When I die, she said, I'm coming back as a tree with deep roots. And I'll wave my leaves at the children every morning on their way to school and whisper tree songs at night in their dreams. Trees with deep roots know about the things children need." – Brian Andreas
Dear Supporters of Deep Roots,
It is with a heavy heart but also tremendous pride and gratitude that we write to you about this last chapter in the wonderful history of Deep Roots. From its inception, inspired by the tragic passing of Peace Corps-Namibia volunteer Joie Kallison in 1998, through our expansion to Zambia, Guatemala, and briefly Nepal, to this final year of scholarships, Deep Roots has helped thousands of children – mostly women – receive an education.
Throughout our 15-years of operation, we have been blessed by dozens of exceptional volunteers who have selflessly donated their time and effort to this cause, despite their own educational, occupational, personal, and family commitments. We have also been tremendously fortunate to count on hundreds of generous supporters like you, who believed in our mission and our completely volunteer, 100% virtual organizational model. The pages that follow explain and illustrate a small portion of the impact that we have made together.
The decision to close Deep Roots was not one that was taken lightly. Those of us who serve on the board are ever-mindful of both the legacy of altruism that has fueled this organization’s growth, and the tremendous need that we have helped in our own small way to meet. We believe the dissolution of the organization was the most prudent and responsible option before us and I am proud of the Board for keeping our institutional responsibilities and priorities clear until the very end.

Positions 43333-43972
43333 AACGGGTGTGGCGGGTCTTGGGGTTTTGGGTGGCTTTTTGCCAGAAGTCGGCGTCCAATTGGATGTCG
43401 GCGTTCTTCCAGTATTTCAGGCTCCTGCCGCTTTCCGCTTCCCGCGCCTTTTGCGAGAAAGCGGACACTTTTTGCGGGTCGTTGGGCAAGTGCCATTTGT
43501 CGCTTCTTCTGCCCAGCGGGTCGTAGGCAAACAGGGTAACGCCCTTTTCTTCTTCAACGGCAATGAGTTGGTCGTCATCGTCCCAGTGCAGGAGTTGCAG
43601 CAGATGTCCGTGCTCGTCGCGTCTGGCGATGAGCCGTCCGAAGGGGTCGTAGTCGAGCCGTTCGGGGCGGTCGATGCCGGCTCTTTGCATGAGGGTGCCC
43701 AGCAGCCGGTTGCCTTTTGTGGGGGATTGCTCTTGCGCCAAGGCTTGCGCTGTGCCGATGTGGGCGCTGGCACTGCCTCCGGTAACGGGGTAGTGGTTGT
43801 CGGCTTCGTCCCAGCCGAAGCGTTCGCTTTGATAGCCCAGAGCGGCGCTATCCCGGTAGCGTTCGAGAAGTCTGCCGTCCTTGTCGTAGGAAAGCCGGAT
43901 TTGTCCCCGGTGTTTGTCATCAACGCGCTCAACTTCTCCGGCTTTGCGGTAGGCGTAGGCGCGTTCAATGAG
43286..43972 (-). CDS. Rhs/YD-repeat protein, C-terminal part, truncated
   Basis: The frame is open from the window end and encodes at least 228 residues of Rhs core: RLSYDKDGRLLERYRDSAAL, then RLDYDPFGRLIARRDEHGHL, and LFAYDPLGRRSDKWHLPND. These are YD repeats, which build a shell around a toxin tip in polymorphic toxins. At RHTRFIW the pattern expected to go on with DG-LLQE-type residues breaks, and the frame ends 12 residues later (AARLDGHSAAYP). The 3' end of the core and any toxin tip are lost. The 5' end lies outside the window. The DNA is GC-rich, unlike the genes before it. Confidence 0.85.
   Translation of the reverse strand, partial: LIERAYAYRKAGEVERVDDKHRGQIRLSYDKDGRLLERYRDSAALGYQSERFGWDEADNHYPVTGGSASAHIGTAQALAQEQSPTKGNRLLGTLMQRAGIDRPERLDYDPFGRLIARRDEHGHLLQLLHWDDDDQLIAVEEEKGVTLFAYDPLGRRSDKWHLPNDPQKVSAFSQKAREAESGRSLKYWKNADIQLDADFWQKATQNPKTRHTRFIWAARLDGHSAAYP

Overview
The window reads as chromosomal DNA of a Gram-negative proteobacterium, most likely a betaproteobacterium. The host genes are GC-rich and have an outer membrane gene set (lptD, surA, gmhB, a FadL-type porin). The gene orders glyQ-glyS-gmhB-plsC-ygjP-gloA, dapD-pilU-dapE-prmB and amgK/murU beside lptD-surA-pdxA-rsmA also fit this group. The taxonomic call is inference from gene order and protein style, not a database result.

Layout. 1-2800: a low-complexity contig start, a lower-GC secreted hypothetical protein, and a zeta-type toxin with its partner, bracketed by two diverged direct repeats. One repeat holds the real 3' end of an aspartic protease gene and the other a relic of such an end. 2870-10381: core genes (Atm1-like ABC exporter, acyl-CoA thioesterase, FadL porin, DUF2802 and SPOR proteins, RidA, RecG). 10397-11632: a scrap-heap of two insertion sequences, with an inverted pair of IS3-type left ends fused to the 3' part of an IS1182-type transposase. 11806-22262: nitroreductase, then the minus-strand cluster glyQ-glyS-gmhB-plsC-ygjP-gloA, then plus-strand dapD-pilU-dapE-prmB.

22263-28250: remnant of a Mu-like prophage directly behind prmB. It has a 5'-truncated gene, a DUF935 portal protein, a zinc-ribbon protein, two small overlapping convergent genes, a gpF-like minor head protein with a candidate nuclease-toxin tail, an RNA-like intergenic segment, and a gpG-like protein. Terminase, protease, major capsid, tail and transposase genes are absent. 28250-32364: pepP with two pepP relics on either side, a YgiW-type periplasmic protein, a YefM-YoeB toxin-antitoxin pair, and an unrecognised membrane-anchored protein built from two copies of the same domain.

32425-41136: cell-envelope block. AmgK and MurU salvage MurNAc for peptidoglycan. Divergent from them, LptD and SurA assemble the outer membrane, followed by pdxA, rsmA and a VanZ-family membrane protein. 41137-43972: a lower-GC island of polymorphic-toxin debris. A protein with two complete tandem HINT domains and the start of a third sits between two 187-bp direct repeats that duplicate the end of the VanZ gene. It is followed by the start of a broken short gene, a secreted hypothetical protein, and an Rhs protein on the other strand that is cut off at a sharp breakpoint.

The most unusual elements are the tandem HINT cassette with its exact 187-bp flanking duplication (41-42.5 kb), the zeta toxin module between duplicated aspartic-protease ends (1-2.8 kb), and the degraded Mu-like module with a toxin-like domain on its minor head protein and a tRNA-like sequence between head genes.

After our final transfers to our Country partners for the current school year, we will have nearly $6,000 in excess funds. In our last effort to sow seeds that will grow educated trees of young people, we will grant this remaining balance to our Guatemalan partner, SANK, to help them start a charter middle/high school for Mayan youth in northern Guatemala. If you have an interest in joining us, please consider making one final donation to Deep Roots to support SANK's school. Checks can be sent to:
c/o Scott Adams, Treasurer
3123 14th Ave S
Seattle, WA 98144
We plan to forward the remaining funds and all new donations to SANK no later than July 31, 2013 - so please send your check before then.
Over the last 15-years, as our scholars have scurried excitedly across dusty roads and jungle paths on their way to school, Joie has been waiving her leaves at them; and for the rest of their lives she – and you and I and everyone who has supported Deep Roots – will whisper tree songs at night in their dreams.
Chair, Deep Roots, Inc.
Deep Roots Guatemala